Potency and safety analysis of hemp-derived delta-9 products: The hemp vs. cannabis demarcation problem

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A cannabis cookbook is a cookbook for preparing cannabis edibles, often in the form of a baking guide. According to The New York Times, baking recipes are popular because "[THC] dosing is easier to control in batter-based dishes or chocolate".[1] Such cookbooks existed prior to United States legalization; The Alice B. Toklas Cook Book published in 1954, for instance, or The Marijuana Chef Cookbook published in 2001 under the pseudonym S.T. Oner,[2][3] but became more commonplace after California and other states legalized in the 2010s.[4][5] Notable chefs like Laurie Wolf and Jasmine Shimoda have created or contributed to cannabis cookbooks.[6][7][4]

See also


  1. ^ Kim Severson (December 28, 2014). "Pot Pie, Redefined? Chefs Start to Experiment With Cannabis". The New York Times.
  2. ^ Oleck, Cecilia (December 3, 2005). "SOMERSET STORE PULLS MARIJUANA COOKBOOK". Detroit Free Press. p. A3.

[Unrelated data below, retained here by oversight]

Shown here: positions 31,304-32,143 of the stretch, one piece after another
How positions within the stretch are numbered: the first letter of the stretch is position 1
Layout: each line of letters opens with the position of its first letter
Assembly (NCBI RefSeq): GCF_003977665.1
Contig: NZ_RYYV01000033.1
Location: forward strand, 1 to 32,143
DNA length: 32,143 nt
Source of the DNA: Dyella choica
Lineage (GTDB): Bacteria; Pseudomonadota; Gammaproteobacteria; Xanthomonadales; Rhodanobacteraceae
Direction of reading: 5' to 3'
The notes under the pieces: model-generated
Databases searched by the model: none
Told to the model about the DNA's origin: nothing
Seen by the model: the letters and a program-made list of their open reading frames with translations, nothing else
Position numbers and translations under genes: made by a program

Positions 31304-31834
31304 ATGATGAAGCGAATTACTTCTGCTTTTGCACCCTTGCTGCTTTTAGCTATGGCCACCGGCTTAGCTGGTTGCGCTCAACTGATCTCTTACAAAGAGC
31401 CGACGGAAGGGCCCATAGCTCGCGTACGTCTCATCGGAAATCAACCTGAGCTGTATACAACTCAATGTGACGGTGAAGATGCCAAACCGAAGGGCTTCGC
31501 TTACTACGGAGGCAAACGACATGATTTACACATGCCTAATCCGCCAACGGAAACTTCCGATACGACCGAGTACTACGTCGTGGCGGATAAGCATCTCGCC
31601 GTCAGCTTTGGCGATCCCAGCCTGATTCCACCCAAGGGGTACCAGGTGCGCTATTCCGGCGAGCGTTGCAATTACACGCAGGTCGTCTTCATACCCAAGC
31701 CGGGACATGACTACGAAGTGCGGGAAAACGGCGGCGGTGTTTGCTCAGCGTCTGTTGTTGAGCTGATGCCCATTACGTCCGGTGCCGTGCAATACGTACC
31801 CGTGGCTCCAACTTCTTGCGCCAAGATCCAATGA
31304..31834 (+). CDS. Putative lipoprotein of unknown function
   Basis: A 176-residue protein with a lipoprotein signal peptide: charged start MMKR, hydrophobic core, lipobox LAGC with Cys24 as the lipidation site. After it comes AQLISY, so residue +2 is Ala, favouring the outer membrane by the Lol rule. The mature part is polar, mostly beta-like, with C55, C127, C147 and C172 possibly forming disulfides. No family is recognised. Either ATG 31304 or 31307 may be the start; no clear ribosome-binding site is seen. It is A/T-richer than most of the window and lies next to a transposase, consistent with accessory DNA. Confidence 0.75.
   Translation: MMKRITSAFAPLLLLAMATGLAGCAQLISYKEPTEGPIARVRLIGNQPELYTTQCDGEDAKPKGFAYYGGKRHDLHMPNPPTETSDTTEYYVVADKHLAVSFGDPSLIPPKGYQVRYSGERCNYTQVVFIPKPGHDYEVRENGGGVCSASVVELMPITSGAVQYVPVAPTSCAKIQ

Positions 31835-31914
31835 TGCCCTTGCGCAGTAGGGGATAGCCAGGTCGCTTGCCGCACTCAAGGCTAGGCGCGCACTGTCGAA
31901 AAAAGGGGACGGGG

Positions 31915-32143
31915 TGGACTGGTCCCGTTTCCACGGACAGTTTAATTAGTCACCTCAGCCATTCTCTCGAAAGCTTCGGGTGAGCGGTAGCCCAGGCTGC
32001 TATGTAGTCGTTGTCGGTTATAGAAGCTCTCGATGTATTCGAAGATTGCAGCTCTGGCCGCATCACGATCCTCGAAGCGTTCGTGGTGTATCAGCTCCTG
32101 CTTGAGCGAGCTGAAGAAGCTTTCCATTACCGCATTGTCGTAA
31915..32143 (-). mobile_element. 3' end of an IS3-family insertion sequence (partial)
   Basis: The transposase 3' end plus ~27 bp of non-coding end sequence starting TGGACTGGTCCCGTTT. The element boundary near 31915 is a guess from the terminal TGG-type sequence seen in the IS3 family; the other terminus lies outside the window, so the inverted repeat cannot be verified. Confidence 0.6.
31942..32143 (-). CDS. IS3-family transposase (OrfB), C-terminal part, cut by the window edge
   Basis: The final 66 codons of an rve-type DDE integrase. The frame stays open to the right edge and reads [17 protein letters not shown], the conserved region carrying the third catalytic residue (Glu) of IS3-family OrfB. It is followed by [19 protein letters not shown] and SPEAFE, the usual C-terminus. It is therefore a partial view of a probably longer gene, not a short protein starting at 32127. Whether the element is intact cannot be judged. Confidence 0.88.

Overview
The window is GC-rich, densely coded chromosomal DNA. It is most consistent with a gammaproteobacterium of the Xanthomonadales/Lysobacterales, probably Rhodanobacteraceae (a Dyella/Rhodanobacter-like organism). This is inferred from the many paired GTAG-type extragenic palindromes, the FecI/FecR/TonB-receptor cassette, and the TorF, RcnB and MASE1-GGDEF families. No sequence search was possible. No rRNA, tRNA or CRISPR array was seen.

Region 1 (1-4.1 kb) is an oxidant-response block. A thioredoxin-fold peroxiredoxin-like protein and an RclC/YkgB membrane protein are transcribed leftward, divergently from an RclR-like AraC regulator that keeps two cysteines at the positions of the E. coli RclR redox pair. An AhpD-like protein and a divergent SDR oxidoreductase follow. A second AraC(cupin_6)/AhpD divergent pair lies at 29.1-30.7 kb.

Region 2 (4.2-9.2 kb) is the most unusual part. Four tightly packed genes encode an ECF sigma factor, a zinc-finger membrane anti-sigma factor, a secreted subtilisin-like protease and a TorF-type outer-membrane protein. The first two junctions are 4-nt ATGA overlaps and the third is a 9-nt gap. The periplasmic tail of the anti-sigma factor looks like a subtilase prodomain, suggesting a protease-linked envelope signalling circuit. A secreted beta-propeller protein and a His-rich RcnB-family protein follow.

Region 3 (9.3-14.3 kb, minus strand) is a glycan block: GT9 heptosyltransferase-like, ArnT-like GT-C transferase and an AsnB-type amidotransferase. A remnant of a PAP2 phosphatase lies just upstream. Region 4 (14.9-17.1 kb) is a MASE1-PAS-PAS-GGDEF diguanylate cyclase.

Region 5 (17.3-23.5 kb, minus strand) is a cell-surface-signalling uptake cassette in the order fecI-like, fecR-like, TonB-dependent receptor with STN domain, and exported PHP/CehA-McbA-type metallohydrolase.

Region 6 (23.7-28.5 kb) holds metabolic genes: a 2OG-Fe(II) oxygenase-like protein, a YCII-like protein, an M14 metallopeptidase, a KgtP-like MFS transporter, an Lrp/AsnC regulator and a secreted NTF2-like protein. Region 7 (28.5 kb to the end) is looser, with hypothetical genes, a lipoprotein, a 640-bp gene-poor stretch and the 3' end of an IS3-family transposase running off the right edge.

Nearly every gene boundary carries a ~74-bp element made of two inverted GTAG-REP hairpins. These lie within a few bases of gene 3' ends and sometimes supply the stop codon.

3. ^ Rory Carroll (January 1, 2014). "Marijuana stores ready to serve up legal highs as Colorado makes history". The Guardian.
  4. ^ a b Amy Scattergood (November 16, 2018). "6 cannabis cookbooks with recipes from basic to gourmet". Los Angeles Times.
  5. ^ "Cannabis cuisine rises in wake of legalizations". Associated Press. August 29, 2014 – via Washington Times.
  6. ^ Rebecca Rupp (March 15, 2016), "Brownies or Blunts, Marijuana Experimentation Is On", National Geographic, archived from the original on April 1, 2016
  7. ^ Bong Appétit: Mastering the Art of Cooking with Weed. Ten Speed Press. 2018. ISBN 978-0399580116.

Further reading